Thursday, January 26, 2006

Should Mom get a feeding tube?

My HD-stricken mother was rushed from her nursing home to the emergency room last week because of dehydration. She spent almost a week there. The hospital staff also found a urinary tract infection.

As is typical with late-stage HD, my mother can no longer eat normally. The food gets into her windpipe, causing her to spit it out.

As I write she is on intravenous fluids because of another crisis of dehydration. She is in good spirits and still smiles when my dad and sister come to visit her.

But the nursing home people say that it’s no longer possible to feed her through her mouth. She also cannot swallow her medications, which are necessary for alleviating the symptoms of HD such as chorea, or shaking.

My dad , my sister, and I now face one of the most difficult decisions we will ever make: should Mom get a feeding tube connected to her stomach?

It may be the only way to save her life.

But it would prolong her decline into the abyss of Huntington’s disease. We don’t want a Terry Schiavo-like situation, where Mom simply vegetates.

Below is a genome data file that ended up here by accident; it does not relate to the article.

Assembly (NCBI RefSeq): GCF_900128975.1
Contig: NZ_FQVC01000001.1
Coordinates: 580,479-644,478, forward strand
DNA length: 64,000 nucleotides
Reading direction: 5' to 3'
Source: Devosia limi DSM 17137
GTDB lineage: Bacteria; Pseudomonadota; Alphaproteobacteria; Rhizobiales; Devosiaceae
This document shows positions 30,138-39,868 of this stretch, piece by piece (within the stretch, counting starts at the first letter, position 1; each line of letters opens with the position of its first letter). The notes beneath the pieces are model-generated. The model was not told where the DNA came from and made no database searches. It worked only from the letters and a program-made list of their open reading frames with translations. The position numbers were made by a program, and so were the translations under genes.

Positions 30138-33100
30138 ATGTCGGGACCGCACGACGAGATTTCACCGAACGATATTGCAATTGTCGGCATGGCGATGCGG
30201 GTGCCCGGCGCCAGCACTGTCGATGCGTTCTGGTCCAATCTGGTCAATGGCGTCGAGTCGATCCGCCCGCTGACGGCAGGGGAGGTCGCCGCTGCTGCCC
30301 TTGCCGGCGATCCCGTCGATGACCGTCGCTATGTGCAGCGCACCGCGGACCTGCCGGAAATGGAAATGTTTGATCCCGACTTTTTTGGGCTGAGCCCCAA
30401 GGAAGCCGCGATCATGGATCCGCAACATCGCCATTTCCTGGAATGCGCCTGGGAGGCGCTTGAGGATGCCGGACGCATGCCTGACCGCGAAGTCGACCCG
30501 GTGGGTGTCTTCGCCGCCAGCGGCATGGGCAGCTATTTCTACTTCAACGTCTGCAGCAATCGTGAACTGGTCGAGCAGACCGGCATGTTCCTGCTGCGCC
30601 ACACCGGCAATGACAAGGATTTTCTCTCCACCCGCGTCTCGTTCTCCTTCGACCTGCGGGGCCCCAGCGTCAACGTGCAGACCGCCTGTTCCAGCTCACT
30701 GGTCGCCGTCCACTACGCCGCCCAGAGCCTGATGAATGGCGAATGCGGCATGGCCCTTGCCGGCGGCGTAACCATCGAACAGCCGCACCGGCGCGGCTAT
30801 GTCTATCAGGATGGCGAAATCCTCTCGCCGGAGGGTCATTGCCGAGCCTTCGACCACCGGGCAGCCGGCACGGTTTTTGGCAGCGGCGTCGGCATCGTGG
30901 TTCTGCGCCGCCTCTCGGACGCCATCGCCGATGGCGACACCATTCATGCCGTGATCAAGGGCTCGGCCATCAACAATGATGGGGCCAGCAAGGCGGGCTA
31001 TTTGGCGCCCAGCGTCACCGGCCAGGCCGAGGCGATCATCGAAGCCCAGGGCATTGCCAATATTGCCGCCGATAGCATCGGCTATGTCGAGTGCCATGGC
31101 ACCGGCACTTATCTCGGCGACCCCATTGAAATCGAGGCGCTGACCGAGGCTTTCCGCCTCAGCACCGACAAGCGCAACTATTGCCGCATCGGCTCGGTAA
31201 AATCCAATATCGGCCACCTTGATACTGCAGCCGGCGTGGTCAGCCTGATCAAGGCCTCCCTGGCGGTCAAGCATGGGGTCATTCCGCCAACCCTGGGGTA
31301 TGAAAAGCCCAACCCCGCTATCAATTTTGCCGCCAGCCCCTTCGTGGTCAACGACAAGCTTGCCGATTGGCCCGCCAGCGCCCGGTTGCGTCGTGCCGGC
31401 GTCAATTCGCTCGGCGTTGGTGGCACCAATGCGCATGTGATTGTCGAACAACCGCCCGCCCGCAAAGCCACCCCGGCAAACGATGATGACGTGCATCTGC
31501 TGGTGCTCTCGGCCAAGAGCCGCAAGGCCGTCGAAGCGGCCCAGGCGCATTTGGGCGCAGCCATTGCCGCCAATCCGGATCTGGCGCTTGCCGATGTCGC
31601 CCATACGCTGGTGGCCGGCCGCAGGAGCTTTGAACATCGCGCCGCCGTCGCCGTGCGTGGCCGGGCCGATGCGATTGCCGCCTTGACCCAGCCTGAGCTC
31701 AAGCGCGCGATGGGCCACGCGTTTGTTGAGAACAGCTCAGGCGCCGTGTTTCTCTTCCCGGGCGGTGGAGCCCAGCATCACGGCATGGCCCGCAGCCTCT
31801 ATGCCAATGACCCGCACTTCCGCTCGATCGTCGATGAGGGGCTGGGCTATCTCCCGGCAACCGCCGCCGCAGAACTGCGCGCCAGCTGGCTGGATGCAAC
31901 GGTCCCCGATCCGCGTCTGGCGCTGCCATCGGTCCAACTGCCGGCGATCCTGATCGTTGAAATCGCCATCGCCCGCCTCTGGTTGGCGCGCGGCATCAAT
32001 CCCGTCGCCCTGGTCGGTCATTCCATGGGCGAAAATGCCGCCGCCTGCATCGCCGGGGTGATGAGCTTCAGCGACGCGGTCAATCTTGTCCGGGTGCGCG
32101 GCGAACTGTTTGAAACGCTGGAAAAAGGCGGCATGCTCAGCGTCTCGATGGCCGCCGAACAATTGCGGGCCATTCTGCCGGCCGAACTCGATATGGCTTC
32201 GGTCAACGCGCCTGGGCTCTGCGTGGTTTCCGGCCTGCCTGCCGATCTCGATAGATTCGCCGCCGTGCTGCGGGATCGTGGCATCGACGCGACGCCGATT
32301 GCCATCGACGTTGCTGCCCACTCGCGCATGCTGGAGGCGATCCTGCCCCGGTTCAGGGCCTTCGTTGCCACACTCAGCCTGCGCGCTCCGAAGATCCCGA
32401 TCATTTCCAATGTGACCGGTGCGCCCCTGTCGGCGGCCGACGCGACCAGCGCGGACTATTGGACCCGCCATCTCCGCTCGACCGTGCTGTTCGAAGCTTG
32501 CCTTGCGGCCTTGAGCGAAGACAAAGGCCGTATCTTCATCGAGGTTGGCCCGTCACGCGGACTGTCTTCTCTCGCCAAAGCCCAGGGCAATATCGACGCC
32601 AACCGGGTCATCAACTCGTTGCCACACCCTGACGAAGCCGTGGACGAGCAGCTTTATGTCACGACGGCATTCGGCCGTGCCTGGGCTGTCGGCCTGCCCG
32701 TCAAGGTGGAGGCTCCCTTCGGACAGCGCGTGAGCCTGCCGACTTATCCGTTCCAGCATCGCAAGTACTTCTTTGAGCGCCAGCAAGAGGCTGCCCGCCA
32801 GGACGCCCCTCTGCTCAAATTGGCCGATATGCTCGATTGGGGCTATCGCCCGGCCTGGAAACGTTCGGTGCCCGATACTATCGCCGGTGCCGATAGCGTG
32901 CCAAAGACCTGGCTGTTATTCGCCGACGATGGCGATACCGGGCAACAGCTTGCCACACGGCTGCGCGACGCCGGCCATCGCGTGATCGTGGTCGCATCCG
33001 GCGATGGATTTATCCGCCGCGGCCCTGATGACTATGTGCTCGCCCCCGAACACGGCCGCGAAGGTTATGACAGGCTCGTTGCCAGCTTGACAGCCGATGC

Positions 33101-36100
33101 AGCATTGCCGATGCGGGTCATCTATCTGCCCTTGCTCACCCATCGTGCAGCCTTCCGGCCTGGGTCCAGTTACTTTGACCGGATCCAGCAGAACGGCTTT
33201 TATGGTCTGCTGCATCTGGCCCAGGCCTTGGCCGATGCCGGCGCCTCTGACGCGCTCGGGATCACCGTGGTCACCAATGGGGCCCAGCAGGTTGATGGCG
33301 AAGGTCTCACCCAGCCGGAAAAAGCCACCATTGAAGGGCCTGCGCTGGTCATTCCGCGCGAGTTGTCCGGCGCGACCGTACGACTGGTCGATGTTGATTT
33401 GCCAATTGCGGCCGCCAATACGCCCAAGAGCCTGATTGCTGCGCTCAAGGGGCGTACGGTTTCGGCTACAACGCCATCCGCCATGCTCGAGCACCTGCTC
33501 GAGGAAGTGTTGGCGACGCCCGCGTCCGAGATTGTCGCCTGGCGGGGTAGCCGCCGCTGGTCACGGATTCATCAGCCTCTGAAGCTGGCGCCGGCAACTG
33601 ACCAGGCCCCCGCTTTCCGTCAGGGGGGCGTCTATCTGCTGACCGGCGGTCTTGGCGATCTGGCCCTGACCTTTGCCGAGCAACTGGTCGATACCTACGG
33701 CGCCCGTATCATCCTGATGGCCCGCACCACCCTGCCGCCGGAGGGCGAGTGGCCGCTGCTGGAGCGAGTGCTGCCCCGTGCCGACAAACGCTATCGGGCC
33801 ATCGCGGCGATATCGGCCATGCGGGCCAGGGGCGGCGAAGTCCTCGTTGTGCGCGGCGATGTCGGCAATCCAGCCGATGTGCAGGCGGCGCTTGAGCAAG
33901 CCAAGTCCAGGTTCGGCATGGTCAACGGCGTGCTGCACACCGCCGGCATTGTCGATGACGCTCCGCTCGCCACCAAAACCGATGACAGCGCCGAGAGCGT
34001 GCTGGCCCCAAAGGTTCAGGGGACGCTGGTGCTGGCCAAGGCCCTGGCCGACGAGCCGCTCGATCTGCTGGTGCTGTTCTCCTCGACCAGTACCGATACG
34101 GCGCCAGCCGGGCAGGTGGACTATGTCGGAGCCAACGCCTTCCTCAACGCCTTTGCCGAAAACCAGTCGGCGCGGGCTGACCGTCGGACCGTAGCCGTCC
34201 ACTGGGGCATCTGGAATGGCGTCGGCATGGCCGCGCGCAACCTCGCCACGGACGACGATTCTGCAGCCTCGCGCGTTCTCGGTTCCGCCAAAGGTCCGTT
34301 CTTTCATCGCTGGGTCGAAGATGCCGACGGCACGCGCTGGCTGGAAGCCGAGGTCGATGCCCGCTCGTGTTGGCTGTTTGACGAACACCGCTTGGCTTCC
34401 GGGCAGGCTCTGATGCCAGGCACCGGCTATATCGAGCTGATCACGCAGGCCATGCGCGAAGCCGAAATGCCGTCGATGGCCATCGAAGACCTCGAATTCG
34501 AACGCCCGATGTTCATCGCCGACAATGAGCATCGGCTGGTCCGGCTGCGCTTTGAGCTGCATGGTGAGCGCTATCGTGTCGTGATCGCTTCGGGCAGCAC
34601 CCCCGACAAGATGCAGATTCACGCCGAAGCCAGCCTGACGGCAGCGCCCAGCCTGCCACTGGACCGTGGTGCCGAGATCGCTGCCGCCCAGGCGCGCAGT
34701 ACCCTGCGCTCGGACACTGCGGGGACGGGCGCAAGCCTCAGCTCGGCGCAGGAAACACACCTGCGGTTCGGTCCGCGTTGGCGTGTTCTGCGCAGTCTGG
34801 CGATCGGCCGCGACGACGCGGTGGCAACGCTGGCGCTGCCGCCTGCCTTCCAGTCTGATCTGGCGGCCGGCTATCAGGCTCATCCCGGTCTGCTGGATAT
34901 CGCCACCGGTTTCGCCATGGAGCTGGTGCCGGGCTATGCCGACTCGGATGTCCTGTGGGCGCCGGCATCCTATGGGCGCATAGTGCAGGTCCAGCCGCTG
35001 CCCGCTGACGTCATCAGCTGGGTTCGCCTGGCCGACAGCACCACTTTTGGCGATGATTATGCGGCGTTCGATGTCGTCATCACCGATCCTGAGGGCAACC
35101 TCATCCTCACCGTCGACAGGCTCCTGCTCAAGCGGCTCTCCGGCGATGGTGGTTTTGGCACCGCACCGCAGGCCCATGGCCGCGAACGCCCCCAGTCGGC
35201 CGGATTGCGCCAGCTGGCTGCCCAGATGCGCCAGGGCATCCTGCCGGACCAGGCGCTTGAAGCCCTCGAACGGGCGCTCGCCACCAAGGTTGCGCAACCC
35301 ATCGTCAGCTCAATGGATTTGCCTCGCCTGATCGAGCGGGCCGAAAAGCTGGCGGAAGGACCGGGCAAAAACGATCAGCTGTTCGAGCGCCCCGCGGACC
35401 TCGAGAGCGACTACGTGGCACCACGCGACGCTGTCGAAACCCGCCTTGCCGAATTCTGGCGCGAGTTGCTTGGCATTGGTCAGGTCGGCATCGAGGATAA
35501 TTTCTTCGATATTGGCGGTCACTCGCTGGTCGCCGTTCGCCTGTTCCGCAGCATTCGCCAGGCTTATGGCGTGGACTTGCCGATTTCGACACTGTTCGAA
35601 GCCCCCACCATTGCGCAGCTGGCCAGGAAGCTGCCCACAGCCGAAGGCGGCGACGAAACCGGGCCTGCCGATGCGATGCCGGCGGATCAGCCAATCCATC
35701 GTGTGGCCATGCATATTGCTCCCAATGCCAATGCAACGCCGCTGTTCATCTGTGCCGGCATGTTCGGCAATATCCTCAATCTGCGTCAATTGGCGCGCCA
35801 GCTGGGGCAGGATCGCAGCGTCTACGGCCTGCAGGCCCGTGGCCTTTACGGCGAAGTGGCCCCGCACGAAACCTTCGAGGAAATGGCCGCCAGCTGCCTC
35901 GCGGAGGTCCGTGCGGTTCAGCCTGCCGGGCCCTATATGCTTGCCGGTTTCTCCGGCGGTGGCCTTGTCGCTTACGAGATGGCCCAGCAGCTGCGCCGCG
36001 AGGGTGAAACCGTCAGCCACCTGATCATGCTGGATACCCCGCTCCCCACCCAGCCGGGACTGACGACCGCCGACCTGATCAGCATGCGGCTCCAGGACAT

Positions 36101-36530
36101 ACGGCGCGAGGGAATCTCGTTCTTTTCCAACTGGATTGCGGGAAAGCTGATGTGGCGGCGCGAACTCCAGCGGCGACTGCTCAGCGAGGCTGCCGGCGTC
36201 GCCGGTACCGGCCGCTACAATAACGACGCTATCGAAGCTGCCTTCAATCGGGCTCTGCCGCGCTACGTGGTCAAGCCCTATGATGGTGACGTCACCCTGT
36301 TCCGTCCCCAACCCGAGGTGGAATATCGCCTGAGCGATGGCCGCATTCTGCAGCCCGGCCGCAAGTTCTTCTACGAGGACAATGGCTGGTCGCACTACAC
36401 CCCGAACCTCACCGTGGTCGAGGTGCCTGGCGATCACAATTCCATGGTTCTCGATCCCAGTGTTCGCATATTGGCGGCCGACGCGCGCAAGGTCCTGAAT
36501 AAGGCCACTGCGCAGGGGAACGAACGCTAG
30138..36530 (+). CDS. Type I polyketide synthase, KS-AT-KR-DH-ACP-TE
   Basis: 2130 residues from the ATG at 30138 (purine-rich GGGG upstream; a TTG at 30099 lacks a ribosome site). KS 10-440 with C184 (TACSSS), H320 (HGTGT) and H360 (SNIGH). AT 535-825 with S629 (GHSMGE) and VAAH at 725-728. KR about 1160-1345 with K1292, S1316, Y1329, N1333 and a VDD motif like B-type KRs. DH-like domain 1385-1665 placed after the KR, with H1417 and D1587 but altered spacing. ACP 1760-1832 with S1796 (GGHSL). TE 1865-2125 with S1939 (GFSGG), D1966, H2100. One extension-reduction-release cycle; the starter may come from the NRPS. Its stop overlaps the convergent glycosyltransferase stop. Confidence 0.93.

But we recognize that, despite HD’s devastation, she maintains a part of her humanity.

Her living will says that no heroic efforts should be made to save her. But she signed that in 2000, when HD had already assaulted her with serious dementia. Did she really know what she was assenting to?

How can we possibly know her thoughts now, when she cannot hold the simplest of conversations?

“She still says constantly, ‘I love you,’” my sister told me yesterday. “How could you let that go? That’s what’s bugging me now.”

As the nurses have explained it, “You never no how long someone will live with or without a feeding tube,” my sister added. She could go on for years, or just a few months.

And once the tube is connected, will we then face an even more terrible decision of having to disconnect it?

My dad and sister are scheduled to meet with hospice workers, who will give them the pros and cons of the different scenarios.

But no matter how much information we have, this decision isn’t going to become any easier.